November 14, 2020 at 7:28 p.m.

How breeding practices transform heifer inventory

Sexed semen, beef-on-dairy used together can aid in farm’s end goal
A pen of Angus-Holstein crossbred bull calves is a part of a youngstock herd in central Minnesota. The use of beef semen has been an increasingly popular option for dairy farmers to maximize genetic potential of the dairy herd and create additional profit for the farm. DAIRY STAR FILE PHOTO
A pen of Angus-Holstein crossbred bull calves is a part of a youngstock herd in central Minnesota. The use of beef semen has been an increasingly popular option for dairy farmers to maximize genetic potential of the dairy herd and create additional profit for the farm. DAIRY STAR FILE PHOTO

By Jennifer Coyne- | Comments: 0 | Leave a comment

    MADISON, Wis. – Breeding with sexed semen in commercial dairy herds first began in the early 2000s. At the time, there were only 1.2% of Holstein dairy cattle bred with the sexing technology, yet today, that practice accounts for more than 19% of breedings in Holstein dairy cattle, according to the University of Wisconsin.
    Coupled with that is the increased use of beef semen on dairy cattle in the last two years. Data collected by the university shows conventional beef semen now accounts for 20.5% of breedings in Holstein dairy cattle. It was nearly nonexistent five years ago.
    “Producers have really had to tighten up their business, economically,” Matt Akins said. “They’ve been looking at ways to cut down on cost. Heifer inventory has been a way to tighten it up, and sexed semen and beef are good tools for that.”
    Akins is a dairy specialist with the University of Wisconsin Extension, focusing on dairy replacement management.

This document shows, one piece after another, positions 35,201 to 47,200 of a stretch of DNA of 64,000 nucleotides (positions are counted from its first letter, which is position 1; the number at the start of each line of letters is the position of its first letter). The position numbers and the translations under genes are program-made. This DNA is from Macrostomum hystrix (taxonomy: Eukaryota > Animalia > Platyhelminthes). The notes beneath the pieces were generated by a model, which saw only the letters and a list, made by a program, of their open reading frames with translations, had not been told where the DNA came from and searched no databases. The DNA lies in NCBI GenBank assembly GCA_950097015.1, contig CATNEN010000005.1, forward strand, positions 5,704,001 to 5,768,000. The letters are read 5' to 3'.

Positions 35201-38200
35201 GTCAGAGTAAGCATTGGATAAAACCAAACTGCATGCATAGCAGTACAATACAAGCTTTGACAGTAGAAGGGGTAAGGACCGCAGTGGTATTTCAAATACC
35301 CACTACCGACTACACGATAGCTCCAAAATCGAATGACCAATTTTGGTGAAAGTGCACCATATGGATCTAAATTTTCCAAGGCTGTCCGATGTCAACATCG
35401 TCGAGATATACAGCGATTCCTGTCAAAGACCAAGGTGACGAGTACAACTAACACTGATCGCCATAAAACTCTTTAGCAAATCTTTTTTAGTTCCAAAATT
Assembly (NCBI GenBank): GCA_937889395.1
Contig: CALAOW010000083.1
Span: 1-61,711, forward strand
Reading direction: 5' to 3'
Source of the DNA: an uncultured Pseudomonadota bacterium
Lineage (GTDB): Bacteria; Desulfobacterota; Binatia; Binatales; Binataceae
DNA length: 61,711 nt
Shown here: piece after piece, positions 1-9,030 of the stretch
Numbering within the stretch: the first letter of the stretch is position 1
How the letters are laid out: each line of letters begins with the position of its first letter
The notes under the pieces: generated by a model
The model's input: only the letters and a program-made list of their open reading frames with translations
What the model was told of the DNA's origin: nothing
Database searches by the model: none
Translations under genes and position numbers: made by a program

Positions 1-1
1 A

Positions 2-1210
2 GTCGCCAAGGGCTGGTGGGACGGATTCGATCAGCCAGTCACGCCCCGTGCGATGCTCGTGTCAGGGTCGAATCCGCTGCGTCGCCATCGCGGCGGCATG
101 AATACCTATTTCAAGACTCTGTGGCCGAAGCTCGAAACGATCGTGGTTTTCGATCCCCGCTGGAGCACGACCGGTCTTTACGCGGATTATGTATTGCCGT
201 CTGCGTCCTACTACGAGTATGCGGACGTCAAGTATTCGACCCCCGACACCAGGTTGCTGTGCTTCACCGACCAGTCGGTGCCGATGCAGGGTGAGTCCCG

The use of these breeding practices can have substantial benefits for a farm by primarily controlling heifer inventory, subsequently increasing the value of calves and putting a greater focus on high production animals.
    However, incorporating this strategy into a youngstock management program is more complicated.
    For farmers considering these multiple breeding practices, they should first evaluate their current herd inventory to understand the number of replacement heifers needed to sustain the dairy operation.
    “You don’t want to be short, because dairy should be your main focus,” Akins said. “To know what percentage of your herd should be bred to sexed and beef semen, work with your reproductive consultant and area extension agent. It’s really going to be dependent on the farm’s management and look different across all herds.”
    Akins’ colleague developed an interactive heifer replacement program as part of the university’s dairy management support tools that allows farmers to provide data on their herd inventory, including heifers and cows in lactation. For each service number, farmers can modify the groups bred to conventional, sexed or beef semen.
    “This will give you an idea to know if you’ll produce enough heifers to replace cull cows,” Akins said. “It’ll give you the best scenario, economically, with current market prices.”
    Sexed semen should be used on the high-end genetic animals in the herd to produce the majority of the future herd, and then beef semen on those animals that do not meet a certain genetic or genomic threshold.